First published in the Pittsburgh Tribune Review on Wednesday, June 30, 2010, and is reprinted here with the kind permission of the author, Professor Don Boudreaux.
In my previous column, “Puzzling complexity” (June 16 and TribLIVE.com), I compared the economy to a billion-piece jigsaw puzzle. Each piece of the puzzle represents a slice of unique knowledge about real-world economic facts and opportunities.
I also assumed that each puzzle piece can be snugly fit with any of the other 999,999,999 pieces — but that there’s no guarantee that a recognizable picture will emerge when all billion pieces are combined together. The picture will likely be visual gibberish.
The chief reason any random combination of these billion pieces is likely to produce a meaningless — we can call it “worthless” — visual image is that the number of different ways to combine these 1 billion pieces is unimaginably colossal. The size of that number rivals the number of atoms in the universe.
So even if it’s possible to create as many as, say, 1 million different meaningful — that is, pleasing and worthwhile — pictures with different combinations of these puzzle pieces, the vast majority of images that can possibly be created by arranging and rearranging these 1 billion pieces will be meaningless and, hence, worthless.
How to ensure that these billion pieces combine together so that the resulting image is meaningful and, therefore, pleasing and valuable to humans?
Putting a central planner (or committee of planners) in charge won’t work. First, there’s no way that the planner, gazing at a huge pile of puzzle pieces, can foresee any of the possible meaningful pictures that might emerge once these billion pieces are assembled. This jigsaw puzzle doesn’t come in a box whose cover depicts the final result.
So the planner must discover what meaningful pictures are possible. And he can make this discovery only by actually assembling the puzzle.
Of course, the planner can’t assemble all billion pieces at once. At each point in time, the human limits of the planner’s attention and capacity enable him to take notice of, and to fit together, only a tiny fraction of the 1 billion pieces.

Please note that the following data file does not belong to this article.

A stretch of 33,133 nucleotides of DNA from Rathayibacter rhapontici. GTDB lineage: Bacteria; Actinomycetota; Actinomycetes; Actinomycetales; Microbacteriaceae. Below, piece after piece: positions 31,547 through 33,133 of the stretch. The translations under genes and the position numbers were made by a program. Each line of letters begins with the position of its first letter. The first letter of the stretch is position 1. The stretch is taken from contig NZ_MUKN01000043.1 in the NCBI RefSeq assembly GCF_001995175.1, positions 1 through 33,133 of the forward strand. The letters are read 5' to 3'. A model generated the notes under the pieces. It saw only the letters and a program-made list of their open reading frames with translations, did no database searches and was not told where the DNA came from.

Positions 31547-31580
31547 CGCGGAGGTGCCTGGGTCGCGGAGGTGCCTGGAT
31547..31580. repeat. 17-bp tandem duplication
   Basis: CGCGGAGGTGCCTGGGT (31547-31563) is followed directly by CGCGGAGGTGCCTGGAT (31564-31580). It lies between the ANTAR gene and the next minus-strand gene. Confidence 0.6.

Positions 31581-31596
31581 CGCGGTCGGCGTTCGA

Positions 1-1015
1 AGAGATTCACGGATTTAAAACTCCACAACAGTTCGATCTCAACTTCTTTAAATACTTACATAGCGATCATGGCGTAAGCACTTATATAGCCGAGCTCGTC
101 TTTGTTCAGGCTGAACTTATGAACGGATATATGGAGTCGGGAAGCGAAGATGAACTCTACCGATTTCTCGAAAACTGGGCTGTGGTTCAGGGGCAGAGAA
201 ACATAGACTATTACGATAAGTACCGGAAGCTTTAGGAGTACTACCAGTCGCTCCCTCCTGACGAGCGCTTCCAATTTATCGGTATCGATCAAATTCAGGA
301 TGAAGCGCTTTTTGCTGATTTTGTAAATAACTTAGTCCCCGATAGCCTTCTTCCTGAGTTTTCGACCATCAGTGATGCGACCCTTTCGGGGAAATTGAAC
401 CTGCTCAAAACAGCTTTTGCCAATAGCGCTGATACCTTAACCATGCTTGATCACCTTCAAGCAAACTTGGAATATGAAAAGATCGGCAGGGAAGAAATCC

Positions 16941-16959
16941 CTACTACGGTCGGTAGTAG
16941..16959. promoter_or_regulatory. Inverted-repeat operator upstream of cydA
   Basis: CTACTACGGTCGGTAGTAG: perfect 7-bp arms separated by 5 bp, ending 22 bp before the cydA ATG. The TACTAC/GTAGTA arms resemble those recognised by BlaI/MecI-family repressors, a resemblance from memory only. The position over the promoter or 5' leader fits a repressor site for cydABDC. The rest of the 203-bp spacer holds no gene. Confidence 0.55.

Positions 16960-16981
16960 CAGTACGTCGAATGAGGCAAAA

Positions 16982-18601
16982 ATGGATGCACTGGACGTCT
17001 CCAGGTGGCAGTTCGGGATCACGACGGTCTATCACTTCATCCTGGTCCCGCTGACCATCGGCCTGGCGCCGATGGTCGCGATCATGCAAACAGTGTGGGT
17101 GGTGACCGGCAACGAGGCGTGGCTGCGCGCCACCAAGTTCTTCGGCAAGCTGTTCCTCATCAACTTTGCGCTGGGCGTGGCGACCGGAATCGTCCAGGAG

How can the planner know, as he proceeds, if the groups of pieces that he has so far assembled will turn out to be part of a larger, meaningful picture?
Suppose that what the planner has assembled thus far is indeed a mistake. When, in his process of assembling the puzzle, does he arrive at this conclusion? Are the 2 million pieces assembled so far, although the image they now depict looks like nonsense (say, a green glob), destined to become part of a meaningful image (say, a forest) once they are combined with another 2 million or another 200 million pieces?
How is the planner to sensibly choose whether to keep going with his current assembly or to start over? The best he can do is guess. Unable to see the future, the planner has no way to know that the image depicted by the 2 million pieces that he has assembled so far will prove to be useful or useless. He’s flying blind.
This planner, though, is sure that he’s on the right track. He keeps assembling. Even when he has 200 million pieces assembled and the image still remains meaningless, he presses on with confidence that, at some point as the remaining 800 million pieces are added, a beautiful picture will emerge.
As he presses on, though, people who are hoping to see a beautiful image taking shape begin to complain. They want to see a pleasing picture, but so far, all they see is random globs of color and a meaningless tangle of lines.
How might the planner respond to these complaints?
He’d likely try to persuade members of the public who look at the assembled puzzle that the image it depicts truly is beautiful and worthwhile: “To the untrained eye the image looks disorderly and ugly but, believe me, it’s really the most delightful picture possible.”
Even if no one is convinced by the planner’s self-serving attempt to explain away his failure to create a pleasing image, the ugly image is the one people are stuck having to gaze upon — unless and until they persuade the planner to try again.
Clearly, planning is a terrible way to try to assemble the puzzle. A far better way is to let the puzzle assemble itself.
Sounds odd. But what if each puzzle piece were equipped with a monitor that provided feedback on how likely it is that connecting at such-and-such an angle with this or that piece would be a step on the way to creating a larger, meaningful and beautiful picture?
If such monitors existed, the puzzle would self-assemble — and, compared to relying on the planner, do so much more quickly and more beautifully.
Fortunately, the puzzle pieces in the economy can indeed be fitted with such monitors, as we’ll see in my next column.